“This is like a church, a sacred ceremony,” Warne said. “If something like this happened at a church, it wouldn’t be this way. This shows how they’re treating American Indians here, and what’s happening out in Standing Rock is playing itself out here.”
Law enforcement from across the state and Wisconsin finished evicting the main camps outside of Standing Rock Sioux Reservation on Thursday afternoon, the North Dakota Joint Information Center reported. Since August, law enforcement has spent more than $32 million and have arrested nearly 750 people during Standing Rock’s fight against the Dakota Access Pipeline. Tensions were high this week at the former Oceti Sakowin camps as the U.S. Army Corps of Engineers’ deadline to empty the camps was resisted by more than 100 people.
“He was dragged out in his undershorts, into the cold, and marched to waiting police cars,” Monica said. “He tried to reason with them, and Zeb is really outspoken, he was standing up for our culture.”
In a post on Facebook related to the incident, Ashley Maye said she was at the sweat lodge when police arrived.
“It was ridiculous,” Maye wrote. “They tried saying they’ve been patrolling this area for a few years and they weren’t aware of it. I said that’s hard to believe as it’s been operating and running for years. They also tried to allege that it was illegal to burn the fire. The arresting officer was being rude, sarcastic, and snide, and purposely was trying to rile Zeb up. Six squad cars showed up as backup.”
“Being removed, and thrown on the ground when you are fresh out of lodge and have nothing on but trunks and its cold out, poor discretion to say the least,” Lissa Yellow Bird-Chase, founder at Sahnish Scouts of ND, a missing persons advocate, said in a Facebook post. “I have been told before there has been questionable behavior on police’s part, just another example of North Dakota not so nice.”’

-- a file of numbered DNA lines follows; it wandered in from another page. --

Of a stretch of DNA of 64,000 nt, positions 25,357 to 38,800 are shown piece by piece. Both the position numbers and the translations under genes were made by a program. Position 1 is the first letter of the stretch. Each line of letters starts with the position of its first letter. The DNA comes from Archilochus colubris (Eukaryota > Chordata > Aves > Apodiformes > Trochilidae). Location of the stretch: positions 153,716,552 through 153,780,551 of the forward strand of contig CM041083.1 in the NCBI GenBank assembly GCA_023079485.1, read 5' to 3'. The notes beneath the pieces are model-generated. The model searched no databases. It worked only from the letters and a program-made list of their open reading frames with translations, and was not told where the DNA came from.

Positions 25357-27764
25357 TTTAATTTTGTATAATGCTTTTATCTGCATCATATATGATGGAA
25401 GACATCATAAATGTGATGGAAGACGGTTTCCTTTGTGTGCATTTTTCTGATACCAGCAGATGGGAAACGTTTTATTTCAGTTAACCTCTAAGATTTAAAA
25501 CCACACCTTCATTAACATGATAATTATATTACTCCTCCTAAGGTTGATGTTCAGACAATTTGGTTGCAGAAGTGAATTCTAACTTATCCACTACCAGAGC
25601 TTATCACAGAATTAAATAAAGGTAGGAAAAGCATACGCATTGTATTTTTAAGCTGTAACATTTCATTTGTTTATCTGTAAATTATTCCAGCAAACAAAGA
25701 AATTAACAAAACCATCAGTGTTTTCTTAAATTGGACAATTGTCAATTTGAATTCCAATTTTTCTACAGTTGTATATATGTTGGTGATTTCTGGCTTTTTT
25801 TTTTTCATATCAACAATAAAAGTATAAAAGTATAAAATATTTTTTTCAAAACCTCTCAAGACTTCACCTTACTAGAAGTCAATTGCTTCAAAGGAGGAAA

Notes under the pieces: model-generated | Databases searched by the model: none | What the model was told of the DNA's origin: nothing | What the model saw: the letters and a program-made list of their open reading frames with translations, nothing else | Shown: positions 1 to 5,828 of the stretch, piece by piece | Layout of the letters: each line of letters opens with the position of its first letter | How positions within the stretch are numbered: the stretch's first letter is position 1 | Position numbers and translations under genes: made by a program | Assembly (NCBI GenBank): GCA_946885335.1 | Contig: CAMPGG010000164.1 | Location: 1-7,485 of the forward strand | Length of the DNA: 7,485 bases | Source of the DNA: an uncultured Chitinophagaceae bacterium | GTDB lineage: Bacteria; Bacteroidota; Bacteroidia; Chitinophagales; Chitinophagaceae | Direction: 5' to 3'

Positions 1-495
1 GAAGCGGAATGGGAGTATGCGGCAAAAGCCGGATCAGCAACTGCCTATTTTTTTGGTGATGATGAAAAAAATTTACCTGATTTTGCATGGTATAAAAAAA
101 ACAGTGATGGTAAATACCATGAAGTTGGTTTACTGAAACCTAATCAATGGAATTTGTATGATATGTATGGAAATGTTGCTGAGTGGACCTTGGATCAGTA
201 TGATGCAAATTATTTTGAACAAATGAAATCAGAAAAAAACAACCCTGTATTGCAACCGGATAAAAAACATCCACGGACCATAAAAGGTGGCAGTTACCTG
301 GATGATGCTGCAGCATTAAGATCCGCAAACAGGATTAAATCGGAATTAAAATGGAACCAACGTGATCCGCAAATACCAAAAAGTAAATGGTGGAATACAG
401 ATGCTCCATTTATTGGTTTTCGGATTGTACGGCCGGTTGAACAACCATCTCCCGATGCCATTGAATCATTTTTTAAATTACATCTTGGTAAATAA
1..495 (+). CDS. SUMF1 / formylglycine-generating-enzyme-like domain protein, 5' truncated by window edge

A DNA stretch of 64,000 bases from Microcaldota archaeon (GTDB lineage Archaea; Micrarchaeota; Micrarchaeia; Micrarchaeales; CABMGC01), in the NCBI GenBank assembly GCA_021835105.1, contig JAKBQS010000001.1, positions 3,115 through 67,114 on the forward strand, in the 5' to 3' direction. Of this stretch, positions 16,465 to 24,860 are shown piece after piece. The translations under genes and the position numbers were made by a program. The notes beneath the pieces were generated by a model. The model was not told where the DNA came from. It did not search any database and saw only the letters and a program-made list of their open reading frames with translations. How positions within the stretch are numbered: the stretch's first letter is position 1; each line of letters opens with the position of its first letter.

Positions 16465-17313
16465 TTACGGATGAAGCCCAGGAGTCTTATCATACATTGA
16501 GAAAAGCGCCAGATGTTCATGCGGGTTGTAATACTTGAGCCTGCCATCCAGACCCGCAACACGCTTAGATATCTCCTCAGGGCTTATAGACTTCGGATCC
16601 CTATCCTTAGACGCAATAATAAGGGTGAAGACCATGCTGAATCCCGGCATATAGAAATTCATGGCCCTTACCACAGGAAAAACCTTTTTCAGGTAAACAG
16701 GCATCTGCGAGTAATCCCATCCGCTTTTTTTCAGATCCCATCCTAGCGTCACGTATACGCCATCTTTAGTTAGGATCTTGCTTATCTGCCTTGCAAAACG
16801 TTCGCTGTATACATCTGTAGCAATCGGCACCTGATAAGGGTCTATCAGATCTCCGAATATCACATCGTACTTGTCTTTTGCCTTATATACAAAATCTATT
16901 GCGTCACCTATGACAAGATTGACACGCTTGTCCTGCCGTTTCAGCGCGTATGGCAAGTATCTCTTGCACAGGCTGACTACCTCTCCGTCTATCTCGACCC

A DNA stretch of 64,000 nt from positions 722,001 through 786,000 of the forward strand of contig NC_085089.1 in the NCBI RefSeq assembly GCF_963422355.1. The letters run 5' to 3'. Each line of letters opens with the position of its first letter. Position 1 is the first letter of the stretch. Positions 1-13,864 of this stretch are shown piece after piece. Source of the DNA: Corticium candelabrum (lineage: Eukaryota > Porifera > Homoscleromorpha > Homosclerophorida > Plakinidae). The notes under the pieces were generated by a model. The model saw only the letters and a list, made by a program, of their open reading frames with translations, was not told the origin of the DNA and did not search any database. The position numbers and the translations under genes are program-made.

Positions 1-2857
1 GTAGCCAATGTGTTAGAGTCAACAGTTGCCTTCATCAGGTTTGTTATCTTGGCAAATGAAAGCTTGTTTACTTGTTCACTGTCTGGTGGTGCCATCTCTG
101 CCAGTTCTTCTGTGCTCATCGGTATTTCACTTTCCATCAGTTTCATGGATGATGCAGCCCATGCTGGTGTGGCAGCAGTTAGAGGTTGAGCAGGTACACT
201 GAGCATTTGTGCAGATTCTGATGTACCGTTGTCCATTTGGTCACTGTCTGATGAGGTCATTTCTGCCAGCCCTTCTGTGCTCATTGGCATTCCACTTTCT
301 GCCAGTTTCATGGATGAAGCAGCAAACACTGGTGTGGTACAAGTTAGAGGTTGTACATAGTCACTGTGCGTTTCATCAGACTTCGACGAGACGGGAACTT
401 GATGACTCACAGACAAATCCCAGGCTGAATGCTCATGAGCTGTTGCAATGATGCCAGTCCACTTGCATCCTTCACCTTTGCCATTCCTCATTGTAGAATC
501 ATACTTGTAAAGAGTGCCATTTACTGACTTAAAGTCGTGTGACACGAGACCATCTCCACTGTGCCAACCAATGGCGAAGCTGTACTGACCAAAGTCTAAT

Fargo Police Officer J. Rued is listed as the arresting officer. Fargo Police Officer Cultural Liaison Vince Kempf visited Gartner while in jail, asking him if he needed a ride home, Gartner said.
Warne said the Fargo Police Department does far too little to educate its officers on Native American traditions, and Thursday night’s arrest was little more than institutional racism.
“We just didn’t show up here, we’ve been here,” Warne said. “The only way to solve this is through education.”
Mayor Tim Mahoney said the incident was a misunderstanding. Police officers saw an unattended fire in a field, and because of a lack of training, and because the arresting officer was new to the force, made a mistake.
The area also needs fixing up, which Mahoney said will occur during the upcoming weeks. In the meantime he said the sweat lodge will have to be closed until the repairs can be made. Additionally, cultural training courses pertaining to Native American traditions will begin soon for the Fargo Police Department and fire departments, Mahoney said.
“The police department wants to work with Native American Commission on cultural competency training for all their officers so this doesn’t happen again,” Willard Yellow Bird, cultural planner for Fargo, said in a Facebook post.
Gartner plans to look into filing a lawsuit against the Fargo Police Department he said, but is unsure how to begin.